CENTRAL POINT, Ore. — At 21 years old, Jose Mena decided to pursue his childhood dream.
“It was just kind of out of nowhere,” said Mena. “I always wanted to box and I just decided to go for it.”
Six years later, Mena punched his ticked to the Golden Gloves National Tournament.
“I always felt like I was okay, but just recently at the Golden Gloves. Right there, winning that to me was a pretty good accomplishment,” said Mena.
Getting to nationals took a win at the state competition in February and a win at regionals in March.
“Before the Golden Gloves, I told him, ‘Now I see you’re more serious about it and with your skills, you’re going to go far. You can go far if you keep doing it this way.’ He’s now pushing himself more to get in better shape,” said Salvador Regalado, Mena’s coach.
“I started working harder, really started getting a lot more serious, making sure I don’t skip a day, watching what I eat, things like that,” said Mena.
Mena said part of that intense work ethic comes from starting at a later age.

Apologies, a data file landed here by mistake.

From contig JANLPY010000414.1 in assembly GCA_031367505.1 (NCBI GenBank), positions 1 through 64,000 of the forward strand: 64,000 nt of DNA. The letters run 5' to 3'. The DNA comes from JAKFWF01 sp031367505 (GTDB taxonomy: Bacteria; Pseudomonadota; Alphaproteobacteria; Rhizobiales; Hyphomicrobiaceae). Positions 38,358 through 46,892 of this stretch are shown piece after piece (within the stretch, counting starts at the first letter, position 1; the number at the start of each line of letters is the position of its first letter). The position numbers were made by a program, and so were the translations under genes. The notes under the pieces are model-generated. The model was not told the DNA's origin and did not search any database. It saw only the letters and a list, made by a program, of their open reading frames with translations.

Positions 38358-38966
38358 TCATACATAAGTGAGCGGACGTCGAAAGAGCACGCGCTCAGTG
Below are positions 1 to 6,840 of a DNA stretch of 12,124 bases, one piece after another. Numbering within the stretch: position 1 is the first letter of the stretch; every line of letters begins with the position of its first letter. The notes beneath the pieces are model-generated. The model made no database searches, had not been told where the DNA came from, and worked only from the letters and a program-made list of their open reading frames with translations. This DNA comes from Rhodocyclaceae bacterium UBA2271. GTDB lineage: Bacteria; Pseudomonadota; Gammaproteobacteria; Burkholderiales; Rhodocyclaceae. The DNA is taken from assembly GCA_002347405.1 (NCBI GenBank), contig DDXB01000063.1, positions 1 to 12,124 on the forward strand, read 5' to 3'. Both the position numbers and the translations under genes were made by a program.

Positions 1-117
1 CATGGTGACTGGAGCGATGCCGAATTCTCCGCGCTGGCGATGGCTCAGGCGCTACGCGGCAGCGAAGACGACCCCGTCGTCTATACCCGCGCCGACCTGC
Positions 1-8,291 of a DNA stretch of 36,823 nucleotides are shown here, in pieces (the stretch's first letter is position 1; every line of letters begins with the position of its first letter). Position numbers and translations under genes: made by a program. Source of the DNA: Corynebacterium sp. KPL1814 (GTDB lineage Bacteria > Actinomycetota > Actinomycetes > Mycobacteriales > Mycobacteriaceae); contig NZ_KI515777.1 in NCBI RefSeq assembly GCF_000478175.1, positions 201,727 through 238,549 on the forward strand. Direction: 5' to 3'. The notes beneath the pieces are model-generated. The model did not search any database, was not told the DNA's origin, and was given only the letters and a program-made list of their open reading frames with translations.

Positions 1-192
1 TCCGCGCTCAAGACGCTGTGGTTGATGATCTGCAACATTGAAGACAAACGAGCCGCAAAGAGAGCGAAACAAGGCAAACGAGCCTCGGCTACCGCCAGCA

“I always thought these young guys that start young, they fall off the map,” said Mena. “They get off track, and I thought, I was 21. I was all, ‘Okay, it’s going to take a few years, but if I stick with it, I could see something out of it.'”
Despite the high demands, his confidence never wavered. It’s a confidence that can partly be attributed to Mena’s younger brothers.
“I’m the oldest brother of four,” said Mena. “There’s four of us so I was always the tough guy. Beating up on my little brothers, I guess that might have helped me out.”
“He’s just a natural athlete,” said Fernando Mena. “He’s good at everything. He plays everything. He does everything so he’s just a natural.”
Mena’s upcoming trip to the Golden Gloves National Tournament was anything but natural. It took hard work, confidence and the toughness of an older brother.